Bohahan Gives Legislative Recap At Town Hall Meeting
Lexington Park, MD - 5/23/2012
By Dick Myers
Delegate John Bohanan (D: 29B) held a town hall meeting Tuesday evening at Lexington Park Library to talk about the just completed special session and the earlier regular session. About a dozen people attended, including County Commissioners Cynthia Jones (R: 1st) and Daniel Morris (R: 2nd) as well as circuit court candidate Joseph Stanalonis and school board candidate Jim Davis.
Bohanan said the perception about out-of-control state spending is inaccurate. He said the general fund budget was at $14.2 billion in FY ’07 when Gov. O’Malley took office and is at $14.6 billion now. “It really hasn’t grown much,” he said.
Maryland, while faring better than most, was still hit hard by the recession. Federal funding is now flat after being pumped up for several years by the stimulus. And state employee morale is low, he said, because of no pay raises over several years, increased health care and pension costs, and furloughs.
The only answer, he said, was increased revenue. To address that the special session imposed an income tax rate increase for individuals making more than $100,000 and families making more than $150,000. He said that 14 percent of St. Mary’s County taxpayers will be affected by the rate change.
The increased revenue will help reduce the structural deficit from $2 billion to $500 million and it will be wiped out next year. Maryland is required to operate with a balanced budget.
Bohanan spent some time talking about the partial shifting of the teacher pension costs to the counties. He said those costs were an example of runaway spending which needed to be reined. While other parts of the budget were flat, the pension costs were rising by 21 percent.
Commissioner Morris asked Bohanan if the state has raided any of the teacher pension fund for use in the general fund. Bohanan said the fund has enough money in it but he said some of the increased teacher contributions (from five to seven percent) were used for the general fund, but he said that was to cover costs of the program.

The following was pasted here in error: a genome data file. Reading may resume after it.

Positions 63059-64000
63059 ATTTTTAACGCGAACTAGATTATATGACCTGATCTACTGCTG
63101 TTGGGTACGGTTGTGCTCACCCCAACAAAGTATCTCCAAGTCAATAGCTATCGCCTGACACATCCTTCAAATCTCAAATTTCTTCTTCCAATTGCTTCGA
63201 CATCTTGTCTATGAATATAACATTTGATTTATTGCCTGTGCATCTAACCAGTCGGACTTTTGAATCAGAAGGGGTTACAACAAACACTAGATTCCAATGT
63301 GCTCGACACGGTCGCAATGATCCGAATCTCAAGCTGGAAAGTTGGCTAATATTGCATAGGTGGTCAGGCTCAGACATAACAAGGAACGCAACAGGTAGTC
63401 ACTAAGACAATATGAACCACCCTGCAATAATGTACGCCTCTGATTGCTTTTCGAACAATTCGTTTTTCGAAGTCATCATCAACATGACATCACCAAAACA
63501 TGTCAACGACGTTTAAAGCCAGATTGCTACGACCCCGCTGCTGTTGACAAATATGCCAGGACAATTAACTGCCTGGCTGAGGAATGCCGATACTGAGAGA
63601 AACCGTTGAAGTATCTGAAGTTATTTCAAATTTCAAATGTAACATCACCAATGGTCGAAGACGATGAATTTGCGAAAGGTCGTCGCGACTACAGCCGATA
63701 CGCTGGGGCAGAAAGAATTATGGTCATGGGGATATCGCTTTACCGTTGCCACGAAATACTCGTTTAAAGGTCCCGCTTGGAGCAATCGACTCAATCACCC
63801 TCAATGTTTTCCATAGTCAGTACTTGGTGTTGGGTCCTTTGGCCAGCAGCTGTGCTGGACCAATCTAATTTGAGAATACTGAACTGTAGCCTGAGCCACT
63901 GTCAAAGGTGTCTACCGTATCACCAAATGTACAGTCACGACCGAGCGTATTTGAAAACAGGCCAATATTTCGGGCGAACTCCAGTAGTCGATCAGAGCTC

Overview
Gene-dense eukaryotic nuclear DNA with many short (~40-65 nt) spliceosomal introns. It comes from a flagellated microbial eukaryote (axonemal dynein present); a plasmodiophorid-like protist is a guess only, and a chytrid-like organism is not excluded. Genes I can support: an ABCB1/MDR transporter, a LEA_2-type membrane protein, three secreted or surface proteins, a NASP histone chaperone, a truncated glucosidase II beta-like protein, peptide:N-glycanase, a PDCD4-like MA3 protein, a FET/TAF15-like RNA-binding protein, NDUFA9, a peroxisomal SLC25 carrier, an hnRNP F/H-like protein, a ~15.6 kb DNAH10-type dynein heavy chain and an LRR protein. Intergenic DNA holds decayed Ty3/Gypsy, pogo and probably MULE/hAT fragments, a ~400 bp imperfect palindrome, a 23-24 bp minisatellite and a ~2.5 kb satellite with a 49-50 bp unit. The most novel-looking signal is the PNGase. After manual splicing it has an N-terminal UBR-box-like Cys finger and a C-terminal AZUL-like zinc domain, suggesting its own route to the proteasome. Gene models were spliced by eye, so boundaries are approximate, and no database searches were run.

Bohanan told Morris that part of the problem was that the teacher pension fund, like everyone’s 401K, had tanked during the recession.
Bohanan said the state does get into a public relations problem by raiding funds, such as the transportation trust fund, but he said those funds have always been replenished eventually.
Carl Pence, an attendee and former president of the Maryland State Teachers Association, now the Maryland Education Association, said current teacher retirees are not affected by any changes in the pension system,
Stanalonis wanted to know if the state is doing anything to help parents of children in private schools. Bohanan said that issue had been debated in the legislature, but he said any shifting of current policy would have “a dramatic impact on the public school system.” He said one of Maryland biggest competitive strengths is the quality of its public school system.
Bohanan noted the state does fund textbooks and computers for private schools. And it was also noted that St. Mary’s was only one of several in the state paying for private school transportation.
A second special legislative session is looming on the horizon, possibly as early as July 9; the subject will be gambling. Bohanan said the session would likely consider expanding the number of allowable casinos from five to six and to allow table games as well as slot machines.
Bohanan said he doubted that a casino in Colonial Beach, Virginia, in Charles County territory over the Potomac River, will be considered in the special session. He also said the mood was for legislators to get in and out of Annapolis quickly so he doubted that any other issues, such as the recent court case on pit bulls, will be considered in that special session.